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I have a Rest Service which is inputs as parameters.Inside that there is a Path.Combine method which is used to generate a path.But in veracode it catch Path.Combine method for Directory Traversal Injection. Any possible ways to fix the issue.

var path = HttpContext.Current.Server.MapPath("~/MainFolder");
var name ="sampleLog";
var filename = String.Format("{0}.txt",name);

var fullpath = Path.Combine(path, filename); // Veracode shows this method as a possible injection

I have tried to validate the filename using the following method , but it did n't take as a fix.

private string CleanFileName(string name)
{
   return Path.GetInvalidFileNameChars().Aggregate(name, (current, c) => current.Replace(c.ToString(), string.Empty));
}

Any other possible solution to avoid this fix this issue ?

  • You should check that after combining path and filename, resulting path still points to the directory path and not to some other point in your filesystem (by checking Directory.GetDirectoryName(Path.GetFullPath(combined)) for example). – Evk Oct 27 '17 at 7:45
  • Besides, what issue? The application pool account has no permissions to access anything outside the site's folder. One would have to do quite some work to bypass this, eg explicitly give permission to the entire drive to the pool account, or use a real user account with wide permissions. – Panagiotis Kanavos Oct 27 '17 at 7:49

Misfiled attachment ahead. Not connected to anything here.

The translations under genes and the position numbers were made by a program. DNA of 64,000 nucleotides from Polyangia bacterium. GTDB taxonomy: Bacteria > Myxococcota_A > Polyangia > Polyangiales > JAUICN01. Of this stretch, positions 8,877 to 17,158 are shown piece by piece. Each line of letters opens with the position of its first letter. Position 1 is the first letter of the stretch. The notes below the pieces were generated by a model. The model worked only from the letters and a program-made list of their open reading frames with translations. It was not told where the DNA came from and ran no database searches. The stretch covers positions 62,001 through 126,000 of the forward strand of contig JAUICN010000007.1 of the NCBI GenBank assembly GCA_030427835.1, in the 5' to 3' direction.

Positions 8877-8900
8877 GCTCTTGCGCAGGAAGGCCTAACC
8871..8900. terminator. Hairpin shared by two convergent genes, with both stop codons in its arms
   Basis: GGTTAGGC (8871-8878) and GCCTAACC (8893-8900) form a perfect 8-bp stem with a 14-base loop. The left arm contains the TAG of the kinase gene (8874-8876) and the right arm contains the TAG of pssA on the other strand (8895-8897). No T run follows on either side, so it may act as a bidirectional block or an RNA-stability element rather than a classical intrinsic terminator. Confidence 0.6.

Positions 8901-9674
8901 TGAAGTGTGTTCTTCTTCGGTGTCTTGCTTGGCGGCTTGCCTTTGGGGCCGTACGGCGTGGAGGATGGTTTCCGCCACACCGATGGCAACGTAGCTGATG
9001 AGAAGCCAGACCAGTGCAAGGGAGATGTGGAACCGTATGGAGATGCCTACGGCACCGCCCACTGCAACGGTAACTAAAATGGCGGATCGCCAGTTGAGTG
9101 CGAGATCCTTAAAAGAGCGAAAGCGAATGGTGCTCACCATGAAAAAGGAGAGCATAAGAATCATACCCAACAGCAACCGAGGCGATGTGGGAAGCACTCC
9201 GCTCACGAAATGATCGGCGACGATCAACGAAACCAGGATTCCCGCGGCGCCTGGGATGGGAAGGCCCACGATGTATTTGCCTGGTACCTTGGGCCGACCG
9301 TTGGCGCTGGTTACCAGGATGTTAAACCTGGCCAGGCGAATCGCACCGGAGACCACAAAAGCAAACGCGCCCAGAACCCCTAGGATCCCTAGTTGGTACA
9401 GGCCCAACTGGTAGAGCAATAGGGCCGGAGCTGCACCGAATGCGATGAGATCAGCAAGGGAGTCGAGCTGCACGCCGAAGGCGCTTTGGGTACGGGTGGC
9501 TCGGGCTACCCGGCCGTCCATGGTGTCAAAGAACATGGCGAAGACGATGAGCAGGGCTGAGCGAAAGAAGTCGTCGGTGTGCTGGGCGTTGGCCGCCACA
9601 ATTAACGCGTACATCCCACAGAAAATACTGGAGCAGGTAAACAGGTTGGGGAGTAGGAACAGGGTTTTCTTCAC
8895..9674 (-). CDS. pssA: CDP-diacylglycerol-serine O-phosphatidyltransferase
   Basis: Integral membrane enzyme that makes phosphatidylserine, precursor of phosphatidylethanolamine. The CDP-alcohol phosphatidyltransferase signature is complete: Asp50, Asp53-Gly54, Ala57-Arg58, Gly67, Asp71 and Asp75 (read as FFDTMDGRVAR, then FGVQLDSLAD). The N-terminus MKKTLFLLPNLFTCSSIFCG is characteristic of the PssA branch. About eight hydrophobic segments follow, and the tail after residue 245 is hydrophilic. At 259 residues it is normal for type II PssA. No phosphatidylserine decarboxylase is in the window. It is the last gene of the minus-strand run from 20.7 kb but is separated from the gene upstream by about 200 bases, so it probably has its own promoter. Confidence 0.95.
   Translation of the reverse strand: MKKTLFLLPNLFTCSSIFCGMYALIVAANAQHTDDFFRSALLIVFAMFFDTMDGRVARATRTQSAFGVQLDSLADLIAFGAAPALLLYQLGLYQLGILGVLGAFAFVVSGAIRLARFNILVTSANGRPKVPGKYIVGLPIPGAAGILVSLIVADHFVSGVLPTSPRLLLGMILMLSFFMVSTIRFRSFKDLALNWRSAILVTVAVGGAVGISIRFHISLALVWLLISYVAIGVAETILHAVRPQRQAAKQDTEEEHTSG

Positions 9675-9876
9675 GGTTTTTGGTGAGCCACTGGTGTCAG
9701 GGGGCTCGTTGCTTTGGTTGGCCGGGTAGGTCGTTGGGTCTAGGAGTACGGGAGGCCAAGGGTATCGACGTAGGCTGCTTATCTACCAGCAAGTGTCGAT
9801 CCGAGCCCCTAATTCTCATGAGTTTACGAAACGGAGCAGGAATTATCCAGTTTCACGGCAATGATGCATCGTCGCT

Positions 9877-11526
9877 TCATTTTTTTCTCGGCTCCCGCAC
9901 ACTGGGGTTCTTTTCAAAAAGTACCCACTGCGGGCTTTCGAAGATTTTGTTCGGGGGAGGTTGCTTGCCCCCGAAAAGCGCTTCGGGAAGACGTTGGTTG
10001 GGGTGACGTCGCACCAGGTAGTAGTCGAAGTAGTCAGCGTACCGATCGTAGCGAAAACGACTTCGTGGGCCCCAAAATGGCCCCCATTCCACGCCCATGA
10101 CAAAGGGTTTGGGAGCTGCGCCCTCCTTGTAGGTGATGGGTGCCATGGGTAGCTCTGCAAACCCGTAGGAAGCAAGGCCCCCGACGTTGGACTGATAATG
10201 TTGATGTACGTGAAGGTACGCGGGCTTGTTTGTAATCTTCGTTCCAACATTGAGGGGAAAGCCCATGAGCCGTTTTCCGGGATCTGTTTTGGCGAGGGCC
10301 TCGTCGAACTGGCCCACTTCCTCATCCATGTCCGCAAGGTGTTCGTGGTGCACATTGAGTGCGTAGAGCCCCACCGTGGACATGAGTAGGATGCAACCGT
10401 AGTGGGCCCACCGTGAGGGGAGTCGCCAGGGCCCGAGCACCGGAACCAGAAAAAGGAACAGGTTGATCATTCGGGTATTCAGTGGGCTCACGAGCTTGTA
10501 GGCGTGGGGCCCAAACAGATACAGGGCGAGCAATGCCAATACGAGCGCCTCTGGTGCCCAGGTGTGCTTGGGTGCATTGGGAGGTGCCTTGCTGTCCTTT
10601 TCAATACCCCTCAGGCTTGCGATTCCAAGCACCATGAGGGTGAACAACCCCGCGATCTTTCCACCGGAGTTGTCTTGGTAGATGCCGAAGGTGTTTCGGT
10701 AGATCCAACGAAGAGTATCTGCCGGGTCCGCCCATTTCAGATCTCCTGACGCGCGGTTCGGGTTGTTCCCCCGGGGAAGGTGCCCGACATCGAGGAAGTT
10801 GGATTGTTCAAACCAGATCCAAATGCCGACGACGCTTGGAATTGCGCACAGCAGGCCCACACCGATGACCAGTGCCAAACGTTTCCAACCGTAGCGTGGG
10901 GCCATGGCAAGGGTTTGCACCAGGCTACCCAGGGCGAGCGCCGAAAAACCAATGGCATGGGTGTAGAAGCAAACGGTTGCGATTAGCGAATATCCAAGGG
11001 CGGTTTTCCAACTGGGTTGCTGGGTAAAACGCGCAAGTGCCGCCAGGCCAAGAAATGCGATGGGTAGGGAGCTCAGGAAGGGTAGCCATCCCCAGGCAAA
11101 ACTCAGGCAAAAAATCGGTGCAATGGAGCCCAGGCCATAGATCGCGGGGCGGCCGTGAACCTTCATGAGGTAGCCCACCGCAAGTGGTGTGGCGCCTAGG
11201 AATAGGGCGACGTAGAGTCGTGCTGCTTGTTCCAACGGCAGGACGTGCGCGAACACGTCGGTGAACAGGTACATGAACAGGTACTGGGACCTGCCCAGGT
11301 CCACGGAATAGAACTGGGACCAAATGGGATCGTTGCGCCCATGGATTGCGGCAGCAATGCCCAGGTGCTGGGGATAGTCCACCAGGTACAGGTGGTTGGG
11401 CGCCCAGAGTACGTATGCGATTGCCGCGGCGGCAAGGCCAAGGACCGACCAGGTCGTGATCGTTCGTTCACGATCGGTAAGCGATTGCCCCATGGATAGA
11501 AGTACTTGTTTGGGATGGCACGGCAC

• In fact, if you search SO you'll find a lot of questions asking why they can't access folders outside the path. You should do what Evk says and check the path, to avoid getting an AccessDenied exception. Validating the input would be a good idea, to find out about script kiddie attacks. – Panagiotis Kanavos Oct 27 '17 at 7:52
  • Besides, exceptions cost in CPU terms and therefore cloud/hosting money. You don't want to pay for a script kiddie's amusement. Banning an IP that sends such names would be a nice idea. – Panagiotis Kanavos Oct 27 '17 at 7:54
  • @PanagiotisKanavos - it appears that they're using some tool (veracode) that is flagging this as potentially unsafe. As you say, sound permissions/config should make it a non-issue but apparently the tool encourages a belt-and-braces approach here. – Damien_The_Unbeliever Oct 27 '17 at 8:29

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